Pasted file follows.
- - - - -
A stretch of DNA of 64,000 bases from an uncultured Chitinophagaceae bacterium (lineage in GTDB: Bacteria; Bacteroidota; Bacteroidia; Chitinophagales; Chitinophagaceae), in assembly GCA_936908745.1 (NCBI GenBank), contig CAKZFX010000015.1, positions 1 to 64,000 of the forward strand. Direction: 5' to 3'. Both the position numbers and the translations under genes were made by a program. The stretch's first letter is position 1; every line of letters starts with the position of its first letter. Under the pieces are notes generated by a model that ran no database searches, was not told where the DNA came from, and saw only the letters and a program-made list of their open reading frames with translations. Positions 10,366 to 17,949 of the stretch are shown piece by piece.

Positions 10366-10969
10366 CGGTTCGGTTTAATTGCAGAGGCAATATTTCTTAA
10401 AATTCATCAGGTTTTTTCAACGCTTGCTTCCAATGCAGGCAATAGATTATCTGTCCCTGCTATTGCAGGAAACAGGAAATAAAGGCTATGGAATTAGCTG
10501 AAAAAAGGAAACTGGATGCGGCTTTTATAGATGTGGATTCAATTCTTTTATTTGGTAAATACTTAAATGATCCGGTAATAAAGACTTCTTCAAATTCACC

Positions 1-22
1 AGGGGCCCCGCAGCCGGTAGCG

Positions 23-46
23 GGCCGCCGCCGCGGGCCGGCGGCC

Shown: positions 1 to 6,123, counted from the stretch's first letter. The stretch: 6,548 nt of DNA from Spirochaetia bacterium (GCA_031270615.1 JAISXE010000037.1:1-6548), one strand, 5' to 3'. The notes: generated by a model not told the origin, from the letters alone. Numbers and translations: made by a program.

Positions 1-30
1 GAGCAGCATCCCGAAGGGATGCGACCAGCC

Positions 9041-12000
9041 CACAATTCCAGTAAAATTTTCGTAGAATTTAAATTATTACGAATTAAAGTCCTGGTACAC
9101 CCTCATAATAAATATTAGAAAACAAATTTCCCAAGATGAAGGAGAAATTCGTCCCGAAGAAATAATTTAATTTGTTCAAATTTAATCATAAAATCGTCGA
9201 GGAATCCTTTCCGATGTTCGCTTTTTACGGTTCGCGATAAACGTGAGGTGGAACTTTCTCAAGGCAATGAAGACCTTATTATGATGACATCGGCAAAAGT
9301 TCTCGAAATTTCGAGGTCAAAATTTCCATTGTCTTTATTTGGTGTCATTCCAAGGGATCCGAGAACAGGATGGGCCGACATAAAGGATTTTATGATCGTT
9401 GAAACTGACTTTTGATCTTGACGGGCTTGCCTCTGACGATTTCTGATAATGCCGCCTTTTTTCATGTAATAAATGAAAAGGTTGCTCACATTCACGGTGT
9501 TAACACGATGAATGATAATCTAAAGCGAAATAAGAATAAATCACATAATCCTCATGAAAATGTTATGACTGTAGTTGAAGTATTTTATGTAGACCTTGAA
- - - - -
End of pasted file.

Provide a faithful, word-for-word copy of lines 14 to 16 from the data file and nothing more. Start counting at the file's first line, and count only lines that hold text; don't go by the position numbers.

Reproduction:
9041 CACAATTCCAGTAAAATTTTCGTAGAATTTAAATTATTACGAATTAAAGTCCTGGTACAC
9101 CCTCATAATAAATATTAGAAAACAAATTTCCCAAGATGAAGGAGAAATTCGTCCCGAAGAAATAATTTAATTTGTTCAAATTTAATCATAAAATCGTCGA
9201 GGAATCCTTTCCGATGTTCGCTTTTTACGGTTCGCGATAAACGTGAGGTGGAACTTTCTCAAGGCAATGAAGACCTTATTATGATGACATCGGCAAAAGT